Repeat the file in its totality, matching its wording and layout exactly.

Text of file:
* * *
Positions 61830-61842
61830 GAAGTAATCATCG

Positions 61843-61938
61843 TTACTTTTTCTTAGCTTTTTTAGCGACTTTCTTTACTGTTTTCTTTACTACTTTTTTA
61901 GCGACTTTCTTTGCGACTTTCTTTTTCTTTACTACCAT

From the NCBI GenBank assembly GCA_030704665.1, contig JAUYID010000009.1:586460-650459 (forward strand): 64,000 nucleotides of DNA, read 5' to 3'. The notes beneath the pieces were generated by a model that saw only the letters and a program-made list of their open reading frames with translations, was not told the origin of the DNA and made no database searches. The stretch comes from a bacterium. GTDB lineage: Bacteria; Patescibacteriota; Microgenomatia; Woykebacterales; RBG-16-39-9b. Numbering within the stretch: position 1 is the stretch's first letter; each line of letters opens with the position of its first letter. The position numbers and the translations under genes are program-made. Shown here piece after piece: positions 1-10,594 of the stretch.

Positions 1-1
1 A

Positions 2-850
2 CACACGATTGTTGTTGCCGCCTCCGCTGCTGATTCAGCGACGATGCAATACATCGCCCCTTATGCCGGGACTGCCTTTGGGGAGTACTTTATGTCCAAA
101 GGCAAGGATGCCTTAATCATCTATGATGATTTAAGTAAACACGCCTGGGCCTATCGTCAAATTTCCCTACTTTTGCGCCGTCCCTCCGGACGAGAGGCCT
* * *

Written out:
Positions 61830-61842
61830 GAAGTAATCATCG

Positions 61843-61938
61843 TTACTTTTTCTTAGCTTTTTTAGCGACTTTCTTTACTGTTTTCTTTACTACTTTTTTA
61901 GCGACTTTCTTTGCGACTTTCTTTTTCTTTACTACCAT

From the NCBI GenBank assembly GCA_030704665.1, contig JAUYID010000009.1:586460-650459 (forward strand): 64,000 nucleotides of DNA, read 5' to 3'. The notes beneath the pieces were generated by a model that saw only the letters and a program-made list of their open reading frames with translations, was not told the origin of the DNA and made no database searches. The stretch comes from a bacterium. GTDB lineage: Bacteria; Patescibacteriota; Microgenomatia; Woykebacterales; RBG-16-39-9b. Numbering within the stretch: position 1 is the stretch's first letter; each line of letters opens with the position of its first letter. The position numbers and the translations under genes are program-made. Shown here piece after piece: positions 1-10,594 of the stretch.

Positions 1-1
1 A

Positions 2-850
2 CACACGATTGTTGTTGCCGCCTCCGCTGCTGATTCAGCGACGATGCAATACATCGCCCCTTATGCCGGGACTGCCTTTGGGGAGTACTTTATGTCCAAA
101 GGCAAGGATGCCTTAATCATCTATGATGATTTAAGTAAACACGCCTGGGCCTATCGTCAAATTTCCCTACTTTTGCGCCGTCCCTCCGGACGAGAGGCCT